LIVESTOCK-Technical Purchases and Strong Demand for Beef in the U.S. Boost CME Cattle


Band Tom Polansek

CHICAGO, October 6 (Reuters)Technical buying and strong demand for U.S. beef pushed up Chicago Mercantile Exchange live and feeder cattle futures on Wednesday, traders said.

Livestock markets continue to rebound from recent losses that were technically exaggerated, analysts said.

October CME Live Cattle Futures of Month 1 LCV1 reached its highest price since Sept. 16 at 124,000 cents per pound and ended up 1 cent to 123.825 cents per pound. The most active December contract LCZ1 set 0.375 cents higher at 128.225 cents.

Most active feeder cattle in November FCX1 touched its highest price since September 24 and finished 1.250 cents firmer at 158.125 cents per pound.

Recent gains in live cattle and feeder cattle give traders some confidence that markets may have established near-term price lows, analysts said. Prices had fallen too low at a time when domestic and export demand for U.S. beef is firm, they said.

U.S. beef exports in August surpassed $ 1 billion for the first time amid record sales to China, new data from the U.S. Department of Agriculture shows. Total exports increased by about 21% in volume compared to last year in August.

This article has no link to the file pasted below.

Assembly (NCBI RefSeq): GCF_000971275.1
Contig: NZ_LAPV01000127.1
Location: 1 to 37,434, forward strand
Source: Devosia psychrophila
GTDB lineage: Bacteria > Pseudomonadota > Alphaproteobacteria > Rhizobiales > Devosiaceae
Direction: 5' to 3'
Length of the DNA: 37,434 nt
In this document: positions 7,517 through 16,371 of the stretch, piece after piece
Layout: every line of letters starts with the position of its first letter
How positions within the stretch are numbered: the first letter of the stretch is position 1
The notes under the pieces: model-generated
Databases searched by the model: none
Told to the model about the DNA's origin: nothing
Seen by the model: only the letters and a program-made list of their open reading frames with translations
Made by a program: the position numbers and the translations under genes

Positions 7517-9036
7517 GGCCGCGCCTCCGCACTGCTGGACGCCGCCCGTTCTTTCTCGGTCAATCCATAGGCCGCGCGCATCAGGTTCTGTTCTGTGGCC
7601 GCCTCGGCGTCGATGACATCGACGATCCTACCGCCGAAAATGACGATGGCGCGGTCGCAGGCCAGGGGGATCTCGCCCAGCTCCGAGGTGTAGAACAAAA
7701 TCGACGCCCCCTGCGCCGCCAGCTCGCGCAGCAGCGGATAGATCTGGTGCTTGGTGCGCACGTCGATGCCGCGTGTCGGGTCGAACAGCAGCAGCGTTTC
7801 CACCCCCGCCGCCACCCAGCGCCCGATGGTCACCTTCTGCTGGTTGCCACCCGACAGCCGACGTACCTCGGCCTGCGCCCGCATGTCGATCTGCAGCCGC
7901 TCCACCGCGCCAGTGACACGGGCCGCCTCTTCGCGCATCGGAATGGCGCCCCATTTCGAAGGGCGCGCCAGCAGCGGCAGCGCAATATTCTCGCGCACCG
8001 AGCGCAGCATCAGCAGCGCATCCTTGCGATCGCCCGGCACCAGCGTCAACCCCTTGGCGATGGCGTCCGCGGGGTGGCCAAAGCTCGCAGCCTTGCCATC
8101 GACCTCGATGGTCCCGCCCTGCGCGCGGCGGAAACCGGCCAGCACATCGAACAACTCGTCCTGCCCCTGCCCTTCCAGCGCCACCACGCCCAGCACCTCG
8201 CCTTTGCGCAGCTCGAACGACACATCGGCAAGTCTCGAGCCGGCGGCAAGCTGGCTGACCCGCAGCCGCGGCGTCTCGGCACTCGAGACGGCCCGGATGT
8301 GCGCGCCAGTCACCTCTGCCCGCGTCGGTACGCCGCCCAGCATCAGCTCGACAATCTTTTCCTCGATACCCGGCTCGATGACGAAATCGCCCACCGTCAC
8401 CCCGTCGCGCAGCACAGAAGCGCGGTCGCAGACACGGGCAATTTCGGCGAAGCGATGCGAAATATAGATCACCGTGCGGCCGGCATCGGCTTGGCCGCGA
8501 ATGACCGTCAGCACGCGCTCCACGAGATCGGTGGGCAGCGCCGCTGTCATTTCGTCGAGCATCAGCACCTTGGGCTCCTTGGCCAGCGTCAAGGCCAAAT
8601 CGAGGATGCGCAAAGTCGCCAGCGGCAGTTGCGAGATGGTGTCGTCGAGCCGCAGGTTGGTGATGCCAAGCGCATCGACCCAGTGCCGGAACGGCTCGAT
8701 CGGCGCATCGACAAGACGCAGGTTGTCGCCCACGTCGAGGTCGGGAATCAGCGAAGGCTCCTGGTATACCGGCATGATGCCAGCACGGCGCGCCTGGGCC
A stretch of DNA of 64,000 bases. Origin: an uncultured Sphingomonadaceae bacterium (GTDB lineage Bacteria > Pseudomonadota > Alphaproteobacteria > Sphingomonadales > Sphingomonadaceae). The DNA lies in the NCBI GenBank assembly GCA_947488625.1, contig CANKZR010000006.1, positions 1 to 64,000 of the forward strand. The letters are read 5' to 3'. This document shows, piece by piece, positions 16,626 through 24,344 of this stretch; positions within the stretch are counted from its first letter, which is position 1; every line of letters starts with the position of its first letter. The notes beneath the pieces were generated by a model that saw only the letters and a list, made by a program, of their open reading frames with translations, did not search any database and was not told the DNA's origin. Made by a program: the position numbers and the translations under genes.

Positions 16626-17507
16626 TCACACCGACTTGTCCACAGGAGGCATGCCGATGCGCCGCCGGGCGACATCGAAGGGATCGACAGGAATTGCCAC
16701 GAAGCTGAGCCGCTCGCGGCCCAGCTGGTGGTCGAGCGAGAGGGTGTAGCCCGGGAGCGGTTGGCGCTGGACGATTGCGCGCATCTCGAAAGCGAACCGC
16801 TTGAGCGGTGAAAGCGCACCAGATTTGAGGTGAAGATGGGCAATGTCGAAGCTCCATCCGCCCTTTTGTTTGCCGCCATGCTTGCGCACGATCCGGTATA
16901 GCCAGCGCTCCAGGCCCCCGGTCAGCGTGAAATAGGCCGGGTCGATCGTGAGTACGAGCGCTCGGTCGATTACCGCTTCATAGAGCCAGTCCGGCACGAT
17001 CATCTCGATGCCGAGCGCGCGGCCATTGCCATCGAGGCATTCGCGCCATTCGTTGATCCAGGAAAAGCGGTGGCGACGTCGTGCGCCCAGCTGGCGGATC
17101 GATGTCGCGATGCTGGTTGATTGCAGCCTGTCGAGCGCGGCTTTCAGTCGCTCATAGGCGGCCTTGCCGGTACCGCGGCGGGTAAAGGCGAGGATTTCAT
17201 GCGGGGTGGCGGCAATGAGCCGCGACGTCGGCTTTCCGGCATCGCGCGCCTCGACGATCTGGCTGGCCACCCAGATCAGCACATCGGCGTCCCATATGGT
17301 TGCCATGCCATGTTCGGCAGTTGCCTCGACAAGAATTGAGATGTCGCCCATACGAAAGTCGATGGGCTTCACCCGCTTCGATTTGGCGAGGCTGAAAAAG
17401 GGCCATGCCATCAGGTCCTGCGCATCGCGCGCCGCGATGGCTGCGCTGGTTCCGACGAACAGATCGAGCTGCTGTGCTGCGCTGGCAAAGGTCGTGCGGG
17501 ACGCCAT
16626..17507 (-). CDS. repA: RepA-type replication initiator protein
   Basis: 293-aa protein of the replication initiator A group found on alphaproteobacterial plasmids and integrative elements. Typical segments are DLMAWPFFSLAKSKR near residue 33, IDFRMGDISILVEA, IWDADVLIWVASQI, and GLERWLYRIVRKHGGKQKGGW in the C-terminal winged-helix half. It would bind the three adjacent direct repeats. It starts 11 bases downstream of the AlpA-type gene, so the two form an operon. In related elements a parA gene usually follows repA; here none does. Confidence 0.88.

“Obviously, breaking the billion dollar mark in a single month is a big milestone for American beef, and it isn’t possible unless a wide range of markets hits all the cylinders,” said Dan Halstrom, Managing Director of the US Meat Export Federation Business Group. .

Total US pork exports in August were up 3.6% in volume from a year ago, the USDA said.

CME pork futures, meanwhile, were weaker as the market continued to retreat from a two-month high reached last week, traders said.

October lean pigs LHV1 was 1.350 cents lower at 89.625 cents per pound. Most active lean pigs in December LHZ1 slipped 0.825 cents to close at 81.725 cents. Both contracts hit their lowest prices since September 27.

(Reporting by Tom Polansek in Chicago, editing by Shailesh Kuber)

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The views and opinions expressed herein are the views and opinions of the author and do not necessarily reflect those of Nasdaq, Inc.

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